In FIG. 2, the swage assembly 100 is in the first configuration as the swage assembly 100 expands a portion of the tubular 20 into contact with the surrounding casing 15. With the swage assembly 100 in the first configuration, the solid deformable cone 125 may elastically deform and then spring back to its original shape as the solid deformable cone 125 contacts the tubular 20. For instance, as the solid deformable cone 125 contacts the inner diameter of the tubular 20 proximate a restriction, the solid deformable cone 125 may contract (or move radially inward) into the cavity 130 and then expand (or move radially outward) from the cavity 130 as the swage assembly 100 continues to move and expand the tubular 20. In other words, the solid deformable cone 125 may contract from its original shape and then expand back to its original shape as the material of the solid deformable cone 125 moves in an elastic region 165 below a yield point as illustrated on a graph 160 of FIG. 5. In this configuration, the force acting on the inner diameter of the tubular 20 may vary depending on the position of the solid deformable cone 125 in the cavity 130.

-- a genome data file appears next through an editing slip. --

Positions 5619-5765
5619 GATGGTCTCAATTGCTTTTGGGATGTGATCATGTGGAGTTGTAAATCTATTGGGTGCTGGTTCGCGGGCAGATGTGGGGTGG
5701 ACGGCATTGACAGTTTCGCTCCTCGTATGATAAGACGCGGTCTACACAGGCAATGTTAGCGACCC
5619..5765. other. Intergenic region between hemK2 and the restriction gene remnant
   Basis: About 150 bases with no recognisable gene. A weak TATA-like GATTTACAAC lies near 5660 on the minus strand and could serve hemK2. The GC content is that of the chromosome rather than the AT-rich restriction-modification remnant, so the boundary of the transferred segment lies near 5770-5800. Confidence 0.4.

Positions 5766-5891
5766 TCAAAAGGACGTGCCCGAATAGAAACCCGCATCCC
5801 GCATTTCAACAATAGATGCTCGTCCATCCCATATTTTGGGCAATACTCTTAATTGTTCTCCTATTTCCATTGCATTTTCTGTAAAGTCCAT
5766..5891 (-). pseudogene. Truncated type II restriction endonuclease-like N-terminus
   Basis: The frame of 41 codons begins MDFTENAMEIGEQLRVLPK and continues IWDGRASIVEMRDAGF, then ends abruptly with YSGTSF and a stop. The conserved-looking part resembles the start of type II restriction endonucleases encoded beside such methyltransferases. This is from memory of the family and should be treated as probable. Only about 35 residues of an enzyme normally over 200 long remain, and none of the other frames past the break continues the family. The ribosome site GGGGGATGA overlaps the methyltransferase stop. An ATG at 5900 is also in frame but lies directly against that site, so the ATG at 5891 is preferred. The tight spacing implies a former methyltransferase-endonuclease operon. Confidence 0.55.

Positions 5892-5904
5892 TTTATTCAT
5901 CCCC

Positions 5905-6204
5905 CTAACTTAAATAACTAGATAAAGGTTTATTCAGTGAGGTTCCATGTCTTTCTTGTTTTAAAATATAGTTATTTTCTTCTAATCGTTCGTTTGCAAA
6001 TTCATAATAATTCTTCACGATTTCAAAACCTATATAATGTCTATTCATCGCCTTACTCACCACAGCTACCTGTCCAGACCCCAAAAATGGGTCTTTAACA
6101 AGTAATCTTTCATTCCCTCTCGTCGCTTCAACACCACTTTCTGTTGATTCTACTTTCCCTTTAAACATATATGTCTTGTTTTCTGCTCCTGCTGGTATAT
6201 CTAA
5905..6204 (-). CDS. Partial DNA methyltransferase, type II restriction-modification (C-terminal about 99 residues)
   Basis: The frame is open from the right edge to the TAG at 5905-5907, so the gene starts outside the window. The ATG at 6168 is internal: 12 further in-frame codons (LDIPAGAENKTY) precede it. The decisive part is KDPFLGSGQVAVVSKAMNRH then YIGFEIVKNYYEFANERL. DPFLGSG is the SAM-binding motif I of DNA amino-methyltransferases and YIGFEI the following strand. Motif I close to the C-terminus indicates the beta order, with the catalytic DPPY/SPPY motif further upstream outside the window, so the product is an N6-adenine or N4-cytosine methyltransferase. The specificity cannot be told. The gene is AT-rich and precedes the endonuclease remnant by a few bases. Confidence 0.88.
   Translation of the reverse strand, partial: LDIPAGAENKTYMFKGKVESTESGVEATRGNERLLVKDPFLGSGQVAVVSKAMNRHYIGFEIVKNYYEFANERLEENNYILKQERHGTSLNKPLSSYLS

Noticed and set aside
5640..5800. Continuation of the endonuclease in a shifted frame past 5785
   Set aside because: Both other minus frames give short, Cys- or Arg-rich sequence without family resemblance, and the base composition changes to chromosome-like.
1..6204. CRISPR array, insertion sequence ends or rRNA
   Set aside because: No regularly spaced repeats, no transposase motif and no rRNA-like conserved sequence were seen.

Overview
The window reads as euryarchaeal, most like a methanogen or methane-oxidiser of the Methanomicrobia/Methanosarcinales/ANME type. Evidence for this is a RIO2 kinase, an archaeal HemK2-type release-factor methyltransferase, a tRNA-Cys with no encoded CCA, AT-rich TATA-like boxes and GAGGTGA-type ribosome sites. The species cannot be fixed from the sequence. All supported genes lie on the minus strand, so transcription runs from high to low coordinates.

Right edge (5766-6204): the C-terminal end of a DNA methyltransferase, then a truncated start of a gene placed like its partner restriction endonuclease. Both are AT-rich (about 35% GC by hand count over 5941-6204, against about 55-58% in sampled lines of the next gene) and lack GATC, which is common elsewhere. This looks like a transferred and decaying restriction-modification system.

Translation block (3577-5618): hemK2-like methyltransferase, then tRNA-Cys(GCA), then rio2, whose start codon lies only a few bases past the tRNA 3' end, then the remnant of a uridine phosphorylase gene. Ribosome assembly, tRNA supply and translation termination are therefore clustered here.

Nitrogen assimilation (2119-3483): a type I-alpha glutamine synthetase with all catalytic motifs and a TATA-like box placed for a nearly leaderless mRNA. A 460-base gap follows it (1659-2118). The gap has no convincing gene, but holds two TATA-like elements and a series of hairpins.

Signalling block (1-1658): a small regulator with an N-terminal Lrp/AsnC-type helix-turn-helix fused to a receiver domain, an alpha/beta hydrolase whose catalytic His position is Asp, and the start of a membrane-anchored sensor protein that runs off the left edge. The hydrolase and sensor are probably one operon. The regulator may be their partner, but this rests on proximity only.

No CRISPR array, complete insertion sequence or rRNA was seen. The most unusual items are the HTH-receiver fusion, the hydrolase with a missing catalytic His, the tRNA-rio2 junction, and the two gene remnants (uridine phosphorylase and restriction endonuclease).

FIG. 3 is a view illustrating the swage assembly 100 in the second configuration as the swage assembly 100 expands a portion of the tubular 20 into contact with the surrounding casing 15. When the swage assembly 100 is in the second configuration, the solid deformable cone 125 has been plastically deformed and therefore remains substantially stationary within the cavity 130 as the solid deformable cone 125 contacts the tubular 20. To move the swage assembly 100 from the first configuration to the second configuration, the swage assembly 100 expands a portion of the tubular 20 that includes a cross-section (e.g. restriction) that is configured to cause the material of the solid deformable cone 125 to pass a yield point and become plastically deformed. In one embodiment, the restriction in the tubular may be used as a trigger point which causes the swage assembly 100 to move from the first configuration (FIG. 2) to the second configuration (FIG. 3). The expansion of the restriction by the swage assembly 100 causes the material of the solid deformable cone 125 to pass the yield point into a plastic region 170 as shown on a graph 160 in FIG. 5. This causes the solid deformable cone 125 to remain in a contracted configuration relative to its original shape. Referring back to FIG. 3, the solid deformable cone 125 in the second configuration causes the swage assembly 100 to have a reduced diameter shape.